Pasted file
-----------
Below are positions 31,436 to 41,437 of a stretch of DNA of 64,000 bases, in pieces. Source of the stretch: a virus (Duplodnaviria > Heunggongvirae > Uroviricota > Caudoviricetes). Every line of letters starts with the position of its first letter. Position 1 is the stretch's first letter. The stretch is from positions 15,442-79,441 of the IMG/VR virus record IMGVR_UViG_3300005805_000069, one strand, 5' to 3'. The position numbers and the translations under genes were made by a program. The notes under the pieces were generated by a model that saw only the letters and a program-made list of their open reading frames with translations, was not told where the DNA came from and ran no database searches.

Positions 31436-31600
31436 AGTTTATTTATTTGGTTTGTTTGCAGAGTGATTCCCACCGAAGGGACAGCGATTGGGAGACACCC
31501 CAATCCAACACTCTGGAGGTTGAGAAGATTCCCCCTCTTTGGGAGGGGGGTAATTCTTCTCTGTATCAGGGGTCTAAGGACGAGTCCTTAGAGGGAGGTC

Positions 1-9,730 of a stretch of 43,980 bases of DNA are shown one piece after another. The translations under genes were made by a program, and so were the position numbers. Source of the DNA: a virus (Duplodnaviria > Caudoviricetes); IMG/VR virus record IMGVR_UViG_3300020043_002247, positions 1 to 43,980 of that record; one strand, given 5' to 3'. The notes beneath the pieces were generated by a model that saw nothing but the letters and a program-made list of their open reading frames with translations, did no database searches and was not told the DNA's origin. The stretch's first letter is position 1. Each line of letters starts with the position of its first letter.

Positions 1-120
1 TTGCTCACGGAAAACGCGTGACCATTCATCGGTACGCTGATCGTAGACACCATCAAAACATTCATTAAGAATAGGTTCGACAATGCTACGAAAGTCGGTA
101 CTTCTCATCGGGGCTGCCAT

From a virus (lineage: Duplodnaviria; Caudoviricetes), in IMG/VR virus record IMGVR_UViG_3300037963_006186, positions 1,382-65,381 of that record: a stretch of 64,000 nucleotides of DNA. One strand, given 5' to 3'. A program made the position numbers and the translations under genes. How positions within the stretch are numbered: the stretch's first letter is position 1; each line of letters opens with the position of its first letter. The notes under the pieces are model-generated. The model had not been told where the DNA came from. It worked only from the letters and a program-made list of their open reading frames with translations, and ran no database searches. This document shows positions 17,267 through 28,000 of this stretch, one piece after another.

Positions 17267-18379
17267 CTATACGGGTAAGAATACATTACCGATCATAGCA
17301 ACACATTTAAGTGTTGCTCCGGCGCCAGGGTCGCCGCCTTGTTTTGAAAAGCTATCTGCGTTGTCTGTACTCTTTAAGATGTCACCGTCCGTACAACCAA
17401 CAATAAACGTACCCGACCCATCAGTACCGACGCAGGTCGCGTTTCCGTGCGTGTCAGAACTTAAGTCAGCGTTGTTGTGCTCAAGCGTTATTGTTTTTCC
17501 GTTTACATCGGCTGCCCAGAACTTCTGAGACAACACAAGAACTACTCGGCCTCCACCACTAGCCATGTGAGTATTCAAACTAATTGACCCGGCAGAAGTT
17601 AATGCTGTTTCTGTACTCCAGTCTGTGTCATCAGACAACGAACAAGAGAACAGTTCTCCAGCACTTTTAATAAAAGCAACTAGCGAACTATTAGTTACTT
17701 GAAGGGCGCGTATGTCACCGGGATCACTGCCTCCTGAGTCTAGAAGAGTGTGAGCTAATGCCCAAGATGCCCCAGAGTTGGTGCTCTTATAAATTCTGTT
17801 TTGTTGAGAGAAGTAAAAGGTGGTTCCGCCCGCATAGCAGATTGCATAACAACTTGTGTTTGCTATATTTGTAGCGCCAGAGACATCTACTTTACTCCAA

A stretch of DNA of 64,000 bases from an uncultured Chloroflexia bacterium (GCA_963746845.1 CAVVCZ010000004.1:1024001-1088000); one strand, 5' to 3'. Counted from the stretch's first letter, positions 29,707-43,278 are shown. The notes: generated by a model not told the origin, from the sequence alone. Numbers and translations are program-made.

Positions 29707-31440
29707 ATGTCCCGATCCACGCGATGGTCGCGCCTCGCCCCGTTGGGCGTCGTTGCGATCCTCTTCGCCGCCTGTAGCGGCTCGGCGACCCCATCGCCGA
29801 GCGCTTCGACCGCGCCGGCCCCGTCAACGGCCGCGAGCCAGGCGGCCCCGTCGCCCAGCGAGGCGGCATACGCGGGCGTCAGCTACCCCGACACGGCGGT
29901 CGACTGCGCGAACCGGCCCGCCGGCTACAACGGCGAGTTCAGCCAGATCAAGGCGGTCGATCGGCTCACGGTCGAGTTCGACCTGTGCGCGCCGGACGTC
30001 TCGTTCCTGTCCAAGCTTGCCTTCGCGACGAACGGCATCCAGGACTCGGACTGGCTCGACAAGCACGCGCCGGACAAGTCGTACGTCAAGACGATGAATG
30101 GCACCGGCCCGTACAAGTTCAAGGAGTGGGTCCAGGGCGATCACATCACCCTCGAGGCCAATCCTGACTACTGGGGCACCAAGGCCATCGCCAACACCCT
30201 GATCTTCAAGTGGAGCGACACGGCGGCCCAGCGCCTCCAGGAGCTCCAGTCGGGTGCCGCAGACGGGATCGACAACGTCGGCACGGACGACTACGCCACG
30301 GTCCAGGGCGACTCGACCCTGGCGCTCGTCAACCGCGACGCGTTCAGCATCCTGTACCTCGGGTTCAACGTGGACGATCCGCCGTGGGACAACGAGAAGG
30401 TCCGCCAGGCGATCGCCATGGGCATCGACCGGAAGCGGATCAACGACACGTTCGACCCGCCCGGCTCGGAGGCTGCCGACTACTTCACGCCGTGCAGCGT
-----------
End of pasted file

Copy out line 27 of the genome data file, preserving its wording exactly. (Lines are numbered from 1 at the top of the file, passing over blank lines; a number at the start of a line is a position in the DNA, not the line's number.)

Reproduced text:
30401 TCCGCCAGGCGATCGCCATGGGCATCGACCGGAAGCGGATCAACGACACGTTCGACCCGCCCGGCTCGGAGGCTGCCGACTACTTCACGCCGTGCAGCGT